* * * * * *

The Brazilian girl’s plan is stone-cold in its vision, fractal in its detail, awesome in its thinking. Yes, the organizers have put the necessary overnight protection squad in place: but the two guards merely notice a curious mélange of hard-to-pin-down antique odours: spirit of hartshorn, hepatic air, green vitriol, all distinct yet merging awkwardly between one another, like jelly and ice cream in a child’s pudding bowl. They both feel the nausea slowly roll over them, but neither thinks to raise the alarm, as the aqua tofani weaves its dizzying, nauseous, near-fatal spell on them both. Of course, we don’t intend killing them: tonight’s sacred mission is one of life, not death.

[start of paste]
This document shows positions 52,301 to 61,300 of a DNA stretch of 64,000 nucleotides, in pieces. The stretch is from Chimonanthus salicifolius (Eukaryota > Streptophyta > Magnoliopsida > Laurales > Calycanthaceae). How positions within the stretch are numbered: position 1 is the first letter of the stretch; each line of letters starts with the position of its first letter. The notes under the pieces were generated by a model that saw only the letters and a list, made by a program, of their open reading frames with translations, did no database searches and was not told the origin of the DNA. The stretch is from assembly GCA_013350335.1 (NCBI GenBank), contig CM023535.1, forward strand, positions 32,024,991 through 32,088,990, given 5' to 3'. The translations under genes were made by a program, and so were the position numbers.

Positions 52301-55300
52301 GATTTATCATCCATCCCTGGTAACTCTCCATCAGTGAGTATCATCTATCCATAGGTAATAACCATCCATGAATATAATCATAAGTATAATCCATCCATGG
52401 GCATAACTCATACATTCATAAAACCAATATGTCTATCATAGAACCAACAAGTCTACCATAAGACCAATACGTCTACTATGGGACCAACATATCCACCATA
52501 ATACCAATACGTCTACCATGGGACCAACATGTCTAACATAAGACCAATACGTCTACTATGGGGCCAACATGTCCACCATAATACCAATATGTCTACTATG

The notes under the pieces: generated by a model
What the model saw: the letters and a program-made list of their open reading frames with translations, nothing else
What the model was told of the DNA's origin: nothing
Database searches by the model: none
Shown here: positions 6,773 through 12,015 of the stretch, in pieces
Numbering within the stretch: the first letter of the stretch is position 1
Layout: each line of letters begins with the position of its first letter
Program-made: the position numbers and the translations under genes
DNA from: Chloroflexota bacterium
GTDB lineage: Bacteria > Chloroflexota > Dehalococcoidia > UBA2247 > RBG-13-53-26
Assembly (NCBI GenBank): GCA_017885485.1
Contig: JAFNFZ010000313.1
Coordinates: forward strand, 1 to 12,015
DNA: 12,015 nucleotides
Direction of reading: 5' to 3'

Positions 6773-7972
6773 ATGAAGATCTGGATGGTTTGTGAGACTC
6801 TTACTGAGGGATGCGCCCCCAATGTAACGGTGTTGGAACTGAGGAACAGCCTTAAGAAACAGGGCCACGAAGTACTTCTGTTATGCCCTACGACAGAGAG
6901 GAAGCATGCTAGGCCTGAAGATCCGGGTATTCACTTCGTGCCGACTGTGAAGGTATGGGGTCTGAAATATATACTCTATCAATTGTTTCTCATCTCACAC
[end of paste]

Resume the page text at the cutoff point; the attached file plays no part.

Our filter masks firmly in place, we silently ease out of the concealed block behind the disabled toilets and past the sabotaged air-conditioning unit. The girl’s preparation has been good, for there is no klaxon, no lights, no alarm: following her confident lead, I guide the wheely bag carefully past the two tumbledown security-suit mannequins and onwards through the exhibition. Looking ahead, always ahead, we glide swiftly past countless Ouroubos-filled stands and up the wheelchair ramp to the locked glass plinth in the arena’s central raised area – yes, to the book. Or rather, to ‘The Book’.